Tanker barge incident near Bella Bella shows federal tanker ban long overdue on BC’s North Coast
October 14th, 2016 - 12:50pm
OTTAWA – An American tug, the Nathan E. Stewart, pushing an empty fuel barge along BC’s Central Coast ran aground and sank Thursday morning causing 200,000 litres of diesel to leak into critical and sensitive areas. If the tanker barge had been full, the damage would have been much worse, with Skeena—Bulkley Valley MP Nathan Cullen calling it a “least-worst-case scenario.”
“British Columbians are waking up today, imagining if this had been a fully loaded supertanker, and thinking about the devastation it could have done to fishing resources, First Nations communities, and our environment,” Cullen said. “They’re wondering why their prime minister hasn’t yet acted on his solemn promise to protect our coast.”
Cullen says spill responses times and current DFO regulations around fuel shipping along BC’s coast are woefully inadequate. “While fuel was already washing up on the beaches, local residents were told it would be nearly a full 24 hours before crews from Western Canada Marine Response would be on-site. That’s not ‘world class’ – that’s simply unacceptable.”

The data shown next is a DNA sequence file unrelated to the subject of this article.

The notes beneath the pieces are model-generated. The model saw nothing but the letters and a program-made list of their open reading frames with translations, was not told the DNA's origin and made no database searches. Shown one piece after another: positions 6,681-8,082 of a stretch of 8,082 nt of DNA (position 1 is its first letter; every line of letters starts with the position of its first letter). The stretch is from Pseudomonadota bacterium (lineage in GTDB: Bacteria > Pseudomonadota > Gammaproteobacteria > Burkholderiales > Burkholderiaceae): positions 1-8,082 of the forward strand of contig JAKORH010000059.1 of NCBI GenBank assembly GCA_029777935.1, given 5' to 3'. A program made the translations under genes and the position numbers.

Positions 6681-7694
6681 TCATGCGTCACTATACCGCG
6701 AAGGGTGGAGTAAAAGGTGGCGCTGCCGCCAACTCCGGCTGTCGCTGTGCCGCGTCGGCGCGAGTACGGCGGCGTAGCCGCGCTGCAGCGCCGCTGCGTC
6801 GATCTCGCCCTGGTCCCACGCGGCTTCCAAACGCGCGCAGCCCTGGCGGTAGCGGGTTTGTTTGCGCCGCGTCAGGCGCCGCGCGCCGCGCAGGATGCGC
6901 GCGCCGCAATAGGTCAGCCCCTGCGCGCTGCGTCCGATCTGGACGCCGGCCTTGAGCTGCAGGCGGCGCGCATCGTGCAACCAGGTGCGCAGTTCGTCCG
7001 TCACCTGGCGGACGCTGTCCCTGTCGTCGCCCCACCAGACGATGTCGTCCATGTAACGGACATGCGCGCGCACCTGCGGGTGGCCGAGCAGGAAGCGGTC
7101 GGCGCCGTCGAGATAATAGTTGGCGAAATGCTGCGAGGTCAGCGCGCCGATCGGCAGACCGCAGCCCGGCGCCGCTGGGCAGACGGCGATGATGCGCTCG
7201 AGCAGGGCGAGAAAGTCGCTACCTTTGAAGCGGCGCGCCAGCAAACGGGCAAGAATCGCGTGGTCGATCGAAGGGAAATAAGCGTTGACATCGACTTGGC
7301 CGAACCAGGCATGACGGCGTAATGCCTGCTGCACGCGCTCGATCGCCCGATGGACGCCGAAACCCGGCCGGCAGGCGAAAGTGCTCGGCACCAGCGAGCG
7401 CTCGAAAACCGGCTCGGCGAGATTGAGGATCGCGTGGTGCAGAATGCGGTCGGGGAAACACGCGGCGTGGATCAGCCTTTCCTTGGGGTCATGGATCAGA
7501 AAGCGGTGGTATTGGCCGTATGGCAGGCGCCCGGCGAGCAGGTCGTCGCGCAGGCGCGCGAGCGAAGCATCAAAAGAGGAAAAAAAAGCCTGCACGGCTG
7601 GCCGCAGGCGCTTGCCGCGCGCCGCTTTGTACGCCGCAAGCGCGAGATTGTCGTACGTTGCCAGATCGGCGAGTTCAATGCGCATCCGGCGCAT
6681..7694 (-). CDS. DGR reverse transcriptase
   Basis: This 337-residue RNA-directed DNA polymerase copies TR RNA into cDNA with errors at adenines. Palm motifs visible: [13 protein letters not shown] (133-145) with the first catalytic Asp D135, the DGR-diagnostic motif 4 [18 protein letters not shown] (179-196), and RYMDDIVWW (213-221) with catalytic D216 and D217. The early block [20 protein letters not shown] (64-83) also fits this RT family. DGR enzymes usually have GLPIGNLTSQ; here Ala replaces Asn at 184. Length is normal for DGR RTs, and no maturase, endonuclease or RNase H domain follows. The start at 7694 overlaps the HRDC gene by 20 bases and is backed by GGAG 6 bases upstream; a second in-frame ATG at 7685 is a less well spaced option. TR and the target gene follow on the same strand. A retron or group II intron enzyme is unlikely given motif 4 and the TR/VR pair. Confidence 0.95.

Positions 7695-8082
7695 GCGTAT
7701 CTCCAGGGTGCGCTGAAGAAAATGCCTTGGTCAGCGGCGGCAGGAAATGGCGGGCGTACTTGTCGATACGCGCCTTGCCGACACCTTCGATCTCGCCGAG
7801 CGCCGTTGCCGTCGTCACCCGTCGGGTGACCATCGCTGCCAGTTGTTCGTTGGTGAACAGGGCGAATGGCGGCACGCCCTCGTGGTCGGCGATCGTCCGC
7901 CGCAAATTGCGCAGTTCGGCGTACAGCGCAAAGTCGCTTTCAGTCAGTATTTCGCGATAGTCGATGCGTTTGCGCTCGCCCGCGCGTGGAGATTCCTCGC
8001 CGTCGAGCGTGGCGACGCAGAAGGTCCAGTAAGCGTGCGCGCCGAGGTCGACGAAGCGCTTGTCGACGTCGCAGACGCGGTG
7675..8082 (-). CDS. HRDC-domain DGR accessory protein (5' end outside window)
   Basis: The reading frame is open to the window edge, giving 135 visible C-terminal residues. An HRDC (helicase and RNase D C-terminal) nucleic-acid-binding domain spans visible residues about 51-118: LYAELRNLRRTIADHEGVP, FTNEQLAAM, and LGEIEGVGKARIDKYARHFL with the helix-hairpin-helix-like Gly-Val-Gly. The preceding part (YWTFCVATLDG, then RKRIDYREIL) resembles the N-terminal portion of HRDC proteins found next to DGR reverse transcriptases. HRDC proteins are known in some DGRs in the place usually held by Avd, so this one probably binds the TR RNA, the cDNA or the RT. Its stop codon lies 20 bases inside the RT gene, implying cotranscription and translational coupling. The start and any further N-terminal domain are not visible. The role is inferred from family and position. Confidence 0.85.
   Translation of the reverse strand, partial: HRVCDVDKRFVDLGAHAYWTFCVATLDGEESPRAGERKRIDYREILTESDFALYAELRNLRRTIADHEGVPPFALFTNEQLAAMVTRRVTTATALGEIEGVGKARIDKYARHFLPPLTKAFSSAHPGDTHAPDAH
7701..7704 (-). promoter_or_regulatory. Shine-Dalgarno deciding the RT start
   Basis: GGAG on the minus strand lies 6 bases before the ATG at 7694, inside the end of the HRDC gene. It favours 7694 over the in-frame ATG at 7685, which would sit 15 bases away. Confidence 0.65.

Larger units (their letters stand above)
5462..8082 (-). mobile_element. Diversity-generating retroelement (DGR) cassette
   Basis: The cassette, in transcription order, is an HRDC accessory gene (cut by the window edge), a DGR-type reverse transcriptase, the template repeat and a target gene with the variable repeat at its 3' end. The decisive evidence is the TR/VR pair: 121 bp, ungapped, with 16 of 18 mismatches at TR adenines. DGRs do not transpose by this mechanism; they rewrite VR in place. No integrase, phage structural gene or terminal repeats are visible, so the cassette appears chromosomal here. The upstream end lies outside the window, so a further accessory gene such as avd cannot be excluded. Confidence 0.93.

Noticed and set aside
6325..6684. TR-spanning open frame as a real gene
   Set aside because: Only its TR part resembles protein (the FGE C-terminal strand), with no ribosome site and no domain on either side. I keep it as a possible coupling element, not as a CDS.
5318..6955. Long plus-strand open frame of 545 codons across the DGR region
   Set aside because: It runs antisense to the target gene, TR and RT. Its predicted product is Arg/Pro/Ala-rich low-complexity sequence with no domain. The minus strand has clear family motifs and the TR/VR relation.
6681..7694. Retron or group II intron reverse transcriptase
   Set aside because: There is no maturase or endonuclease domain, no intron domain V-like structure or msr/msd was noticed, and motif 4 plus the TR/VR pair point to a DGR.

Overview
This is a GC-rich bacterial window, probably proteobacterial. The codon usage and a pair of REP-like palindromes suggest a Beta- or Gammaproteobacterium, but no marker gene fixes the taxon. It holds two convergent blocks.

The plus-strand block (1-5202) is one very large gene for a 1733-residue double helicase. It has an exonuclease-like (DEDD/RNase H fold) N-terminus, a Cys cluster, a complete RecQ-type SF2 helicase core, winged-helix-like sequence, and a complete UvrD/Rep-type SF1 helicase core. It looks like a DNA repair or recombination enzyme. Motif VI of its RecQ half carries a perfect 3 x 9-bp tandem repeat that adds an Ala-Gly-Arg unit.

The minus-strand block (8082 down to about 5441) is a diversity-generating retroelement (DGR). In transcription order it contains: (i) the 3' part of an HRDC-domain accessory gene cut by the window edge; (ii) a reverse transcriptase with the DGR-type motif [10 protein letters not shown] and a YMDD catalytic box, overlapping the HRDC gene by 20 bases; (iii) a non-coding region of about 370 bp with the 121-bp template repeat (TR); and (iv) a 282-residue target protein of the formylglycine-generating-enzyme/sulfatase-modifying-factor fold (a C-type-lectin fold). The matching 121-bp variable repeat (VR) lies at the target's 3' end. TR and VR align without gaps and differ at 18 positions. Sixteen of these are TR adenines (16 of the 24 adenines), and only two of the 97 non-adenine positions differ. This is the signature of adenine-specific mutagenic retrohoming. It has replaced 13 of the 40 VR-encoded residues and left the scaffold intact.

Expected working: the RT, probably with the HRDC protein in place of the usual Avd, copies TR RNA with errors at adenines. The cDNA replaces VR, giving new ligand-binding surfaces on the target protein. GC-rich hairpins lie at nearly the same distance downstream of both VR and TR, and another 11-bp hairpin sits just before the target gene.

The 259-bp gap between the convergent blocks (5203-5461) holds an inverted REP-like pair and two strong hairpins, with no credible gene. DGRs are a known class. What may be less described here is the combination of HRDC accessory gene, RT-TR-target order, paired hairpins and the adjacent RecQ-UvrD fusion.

Cullen also noted that the company appeared to be exploiting a loophole in DFO’s regulations, loading the vessel with petroleum products to just below its regulated cap of 10,000 tonnes. That allowed them to obtain a special waiver from DFO to absolve them of normal requirements to have a local pilot on board while travelling through British Columbia’s waters.
In November 2015, the Trudeau Liberals promised to implement a moratorium on tankers for BC’s North Coast. The Prime Minister even included the commitment in his mandate letter to the Minister of Transport. But records show the Liberals have been lobbied by Enbridge 77 times since the 2015 election, and recently federal officials have gone silent.
“This should be the Liberals’ final wake-up call,” said Cullen. “It’s time for this government to come through on their promise made to British Columbians. It’s time for a legislated, permanent crude oil tanker ban on BC’s North Coast.”